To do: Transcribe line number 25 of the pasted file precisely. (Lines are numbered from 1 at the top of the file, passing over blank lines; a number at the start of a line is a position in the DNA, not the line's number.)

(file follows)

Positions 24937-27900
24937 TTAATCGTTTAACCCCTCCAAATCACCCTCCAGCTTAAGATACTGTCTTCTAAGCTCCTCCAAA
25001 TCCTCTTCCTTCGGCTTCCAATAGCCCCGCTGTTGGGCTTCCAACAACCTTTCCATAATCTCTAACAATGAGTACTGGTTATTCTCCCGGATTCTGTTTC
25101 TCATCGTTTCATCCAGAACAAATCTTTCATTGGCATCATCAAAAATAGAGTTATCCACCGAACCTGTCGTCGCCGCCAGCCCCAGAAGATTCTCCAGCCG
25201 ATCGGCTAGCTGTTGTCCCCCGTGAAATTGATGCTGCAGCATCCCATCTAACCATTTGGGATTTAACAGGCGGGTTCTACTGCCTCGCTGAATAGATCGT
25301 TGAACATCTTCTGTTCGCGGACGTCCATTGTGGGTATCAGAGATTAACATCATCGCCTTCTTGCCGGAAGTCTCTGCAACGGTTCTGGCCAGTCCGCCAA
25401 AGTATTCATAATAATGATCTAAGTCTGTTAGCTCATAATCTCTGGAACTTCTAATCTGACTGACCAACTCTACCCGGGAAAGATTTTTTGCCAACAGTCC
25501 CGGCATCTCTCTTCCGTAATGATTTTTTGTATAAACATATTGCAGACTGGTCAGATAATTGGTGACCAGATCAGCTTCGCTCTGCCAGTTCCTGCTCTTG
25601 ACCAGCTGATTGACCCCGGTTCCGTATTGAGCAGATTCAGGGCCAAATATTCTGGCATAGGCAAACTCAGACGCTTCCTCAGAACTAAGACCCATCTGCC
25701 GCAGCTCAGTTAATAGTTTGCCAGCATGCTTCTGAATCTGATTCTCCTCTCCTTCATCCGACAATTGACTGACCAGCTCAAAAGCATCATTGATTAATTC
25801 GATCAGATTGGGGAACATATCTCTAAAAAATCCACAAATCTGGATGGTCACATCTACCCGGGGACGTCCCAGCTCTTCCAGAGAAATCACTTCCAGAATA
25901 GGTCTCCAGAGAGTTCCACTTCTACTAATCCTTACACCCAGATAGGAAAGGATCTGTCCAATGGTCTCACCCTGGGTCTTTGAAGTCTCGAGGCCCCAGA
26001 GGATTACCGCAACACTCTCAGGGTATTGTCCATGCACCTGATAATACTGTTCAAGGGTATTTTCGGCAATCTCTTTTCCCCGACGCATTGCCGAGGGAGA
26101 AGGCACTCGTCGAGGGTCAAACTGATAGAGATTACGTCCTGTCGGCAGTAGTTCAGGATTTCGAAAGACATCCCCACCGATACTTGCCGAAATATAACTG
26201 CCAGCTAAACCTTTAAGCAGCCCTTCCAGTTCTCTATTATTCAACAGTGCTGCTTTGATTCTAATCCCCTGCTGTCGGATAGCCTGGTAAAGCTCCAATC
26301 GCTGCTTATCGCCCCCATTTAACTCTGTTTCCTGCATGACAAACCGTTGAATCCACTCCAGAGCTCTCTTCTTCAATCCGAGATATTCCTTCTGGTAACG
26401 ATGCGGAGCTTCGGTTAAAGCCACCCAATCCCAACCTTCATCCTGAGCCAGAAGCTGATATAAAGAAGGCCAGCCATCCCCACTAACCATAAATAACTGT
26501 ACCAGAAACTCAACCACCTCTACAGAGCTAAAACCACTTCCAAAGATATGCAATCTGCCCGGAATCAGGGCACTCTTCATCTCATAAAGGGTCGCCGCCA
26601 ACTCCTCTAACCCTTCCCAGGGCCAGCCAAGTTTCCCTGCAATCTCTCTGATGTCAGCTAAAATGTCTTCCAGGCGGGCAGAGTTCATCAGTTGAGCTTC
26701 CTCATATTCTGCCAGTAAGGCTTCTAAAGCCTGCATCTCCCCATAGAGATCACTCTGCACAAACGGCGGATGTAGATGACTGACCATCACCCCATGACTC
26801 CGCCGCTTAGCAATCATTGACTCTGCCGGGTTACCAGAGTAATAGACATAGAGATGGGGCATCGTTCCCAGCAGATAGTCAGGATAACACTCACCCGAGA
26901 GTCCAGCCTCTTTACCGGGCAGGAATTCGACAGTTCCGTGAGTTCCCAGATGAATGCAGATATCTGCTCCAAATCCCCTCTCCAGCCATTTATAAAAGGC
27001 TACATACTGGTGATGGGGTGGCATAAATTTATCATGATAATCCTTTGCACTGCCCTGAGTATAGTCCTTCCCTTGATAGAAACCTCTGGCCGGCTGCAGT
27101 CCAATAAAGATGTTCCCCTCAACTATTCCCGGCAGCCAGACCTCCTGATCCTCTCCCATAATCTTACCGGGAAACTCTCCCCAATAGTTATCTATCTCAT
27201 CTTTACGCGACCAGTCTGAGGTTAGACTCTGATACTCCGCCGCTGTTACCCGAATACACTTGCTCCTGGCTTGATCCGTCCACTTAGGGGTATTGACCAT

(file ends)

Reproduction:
27201 CTTTACGCGACCAGTCTGAGGTTAGACTCTGATACTCCGCCGCTGTTACCCGAATACACTTGCTCCTGGCTTGATCCGTCCACTTAGGGGTATTGACCAT